“It is Nicaragua’s food sovereignty, I would urge, which makes it particularly dangerous to the U.S.’s economic aims in the Americas, and indeed in the world. Thus, the U.S. government actively attempts to undermine other countries’ ability to grow food for themselves so that they will be dependent upon food imports from the United States, many of the imports being heavily processed foods which are quite unhealthful. Indeed, as economist Michael Hudson explains in his book, Super Imperialism: The Economic Strategy of American Empire, a key pillar of U.S. international policy since WWII has been one of fostering food dependency amongst countries in the developing world, a phenomenon Hudson refers to as “food imperialism.” And those countries who resisted this policy were deemed a threat.”
The longest chapter of the book, titled “The April 2018 Crisis,” offers an in-depth examination of the violence that led to the deaths of over 200 Nicaraguans from April to July of 2018, the repercussions of which are still being felt five years later. Kovalik includes important details readers will not find in the corporate media, such as the stories of students and municipal workers who were targeted by violent opposition “protesters” simply because they were known to be Sandinista supporters, and the perspectives of social movement leaders whom Kovalik has interviewed on repeated occasions over several years.
Through multiple chapters, Kovalik also gives us a thoughtful analysis of the figure of Daniel Ortega. While Nicaragua is one of the countries in which imperialist propaganda paints the nation’s leader as a dictator and murderous villain in order to manufacture consent for regime change, Kovalik does not fall into that trap. Instead, he shows how ordinary Nicaraguans participate in governance, bringing about their own liberation. Most importantly, Kovalik gives us some insight into why “Daniel” has had such an enduring base of support among the Nicaraguan people. The main text and the Afterword by Orlando Zelaya Olivas, paint the picture of a reluctant leader who has been key to unity within the revolutionary movement, while also a savvy strategist who has been important for the movement’s staying power.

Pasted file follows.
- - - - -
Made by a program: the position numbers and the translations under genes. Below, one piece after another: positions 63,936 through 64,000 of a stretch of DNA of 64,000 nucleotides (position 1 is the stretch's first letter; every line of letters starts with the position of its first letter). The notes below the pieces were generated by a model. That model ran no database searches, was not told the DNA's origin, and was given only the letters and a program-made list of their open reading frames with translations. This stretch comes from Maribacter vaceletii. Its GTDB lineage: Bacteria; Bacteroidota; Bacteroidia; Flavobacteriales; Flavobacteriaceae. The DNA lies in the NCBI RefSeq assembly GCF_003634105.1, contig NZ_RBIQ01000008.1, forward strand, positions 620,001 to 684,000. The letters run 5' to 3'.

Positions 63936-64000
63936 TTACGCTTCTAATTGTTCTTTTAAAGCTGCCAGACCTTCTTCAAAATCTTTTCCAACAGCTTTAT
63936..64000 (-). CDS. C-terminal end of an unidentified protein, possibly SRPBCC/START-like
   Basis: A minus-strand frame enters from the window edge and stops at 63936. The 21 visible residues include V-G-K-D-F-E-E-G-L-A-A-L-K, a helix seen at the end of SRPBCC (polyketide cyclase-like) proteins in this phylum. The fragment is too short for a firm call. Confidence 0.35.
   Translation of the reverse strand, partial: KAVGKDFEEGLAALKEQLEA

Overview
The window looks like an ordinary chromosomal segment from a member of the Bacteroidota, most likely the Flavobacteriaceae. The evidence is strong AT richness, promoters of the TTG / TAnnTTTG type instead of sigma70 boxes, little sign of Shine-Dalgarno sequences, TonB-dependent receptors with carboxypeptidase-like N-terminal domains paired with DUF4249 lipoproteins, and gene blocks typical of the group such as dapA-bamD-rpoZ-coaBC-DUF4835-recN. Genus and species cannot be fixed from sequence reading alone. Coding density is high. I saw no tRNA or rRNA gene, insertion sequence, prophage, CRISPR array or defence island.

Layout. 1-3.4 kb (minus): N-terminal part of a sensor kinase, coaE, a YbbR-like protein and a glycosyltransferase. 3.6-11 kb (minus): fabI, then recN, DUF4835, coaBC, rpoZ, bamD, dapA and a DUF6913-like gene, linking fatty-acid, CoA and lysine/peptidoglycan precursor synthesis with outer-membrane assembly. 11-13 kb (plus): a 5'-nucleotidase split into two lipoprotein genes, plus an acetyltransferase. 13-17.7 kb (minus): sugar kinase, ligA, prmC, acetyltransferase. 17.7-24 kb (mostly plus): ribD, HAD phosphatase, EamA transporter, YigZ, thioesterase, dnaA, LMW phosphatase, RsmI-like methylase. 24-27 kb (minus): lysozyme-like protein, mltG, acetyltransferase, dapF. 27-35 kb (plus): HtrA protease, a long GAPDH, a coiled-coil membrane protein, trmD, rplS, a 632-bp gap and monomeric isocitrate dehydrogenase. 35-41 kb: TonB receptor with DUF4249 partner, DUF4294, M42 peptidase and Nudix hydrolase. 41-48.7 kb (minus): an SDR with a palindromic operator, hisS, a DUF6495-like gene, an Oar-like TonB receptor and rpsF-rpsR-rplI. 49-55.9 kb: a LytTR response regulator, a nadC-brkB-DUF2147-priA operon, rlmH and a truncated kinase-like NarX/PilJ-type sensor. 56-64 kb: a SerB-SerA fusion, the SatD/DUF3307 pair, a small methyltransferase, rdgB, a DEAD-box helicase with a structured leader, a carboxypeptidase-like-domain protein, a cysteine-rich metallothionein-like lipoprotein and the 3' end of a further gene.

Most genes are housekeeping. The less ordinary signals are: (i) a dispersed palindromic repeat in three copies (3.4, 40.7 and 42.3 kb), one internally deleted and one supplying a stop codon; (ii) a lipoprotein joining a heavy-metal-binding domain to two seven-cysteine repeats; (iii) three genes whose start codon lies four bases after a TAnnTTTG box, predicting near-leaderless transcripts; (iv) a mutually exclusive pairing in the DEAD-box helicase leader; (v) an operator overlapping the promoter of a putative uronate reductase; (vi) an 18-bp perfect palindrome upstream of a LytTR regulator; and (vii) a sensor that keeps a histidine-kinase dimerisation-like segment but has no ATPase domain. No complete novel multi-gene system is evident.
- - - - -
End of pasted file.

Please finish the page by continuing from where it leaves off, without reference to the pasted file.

Finally, a very valuable contribution of this work, thanks to Kovalik’s decades-long involvement in Nicaragua through numerous friendships and visits, is a description of and appreciation for one of the most unique characteristics of Sandinismo: forgiveness and reconciliation. He shows how these have been evident even after the many extremely violent events in the country’s history: limited retributions against Somoza’s hated National Guard after the revolutionary triumph in 1979, reconciliation when the Reagan-funded “Contra war” ended, and a 2019 amnesty for those found guilty of terrorist acts during the 2018 failed coup attempt. Kovalik also mentions 222 people convicted of treason and serving sentences for their involvement in another coup plot that was discovered in 2020 and 2021. In his book, Kovalik states:
“…the vast majority of Nicaraguans approved of this course of action. In my view, the Sandinista government finally learned what history had taught them ever since Sandino was murdered when traveling to Managua in good faith to sign a peace accord–that the U.S. Empire and its faithful servants in Nicaragua do not reward acts of kindness and reconciliation. Rather, they take advantage of them to destroy revolutionary movements and impose their will upon the people.”
Since the book came out in January of 2023, the Sandinista government made the extraordinary gesture of releasing these convicted criminals to the United States, even though they had many years left in their sentences. True to form, the U.S. government, media, and Nicaraguan elites have since ignored that magnanimous gesture and instead focus incessantly on the fact that these individuals lost their Nicaraguan nationality (they were granted two-year visas and presumably a path to citizenship in the U.S.). Indeed, Kovalik’s words that the “Empire and its faithful servants do not reward acts of kindness and reconciliation” seem prescient.
Nicaragua: A History of US Intervention & Resistance offers a very readable history that will appeal to academics and laypersons alike. But it will be most valuable to those who study revolutions, both out of solidarity with other peoples and out of a desire to build or improve their own revolutionary movement. Nicaragua‘s experience offers lessons to revolutionary movements everywhere, and Dan Kovalik is well placed to show what these lessons are. His book will certainly need to be translated into Spanish and other languages to make it accessible to those seeking liberation in the non-English speaking world.
Jill Clark-Gollub is COHA’s Assistant Editor/Translator.
John Perry is a COHA Senior Research Fellow and writer living in Masaya, Nicaragua.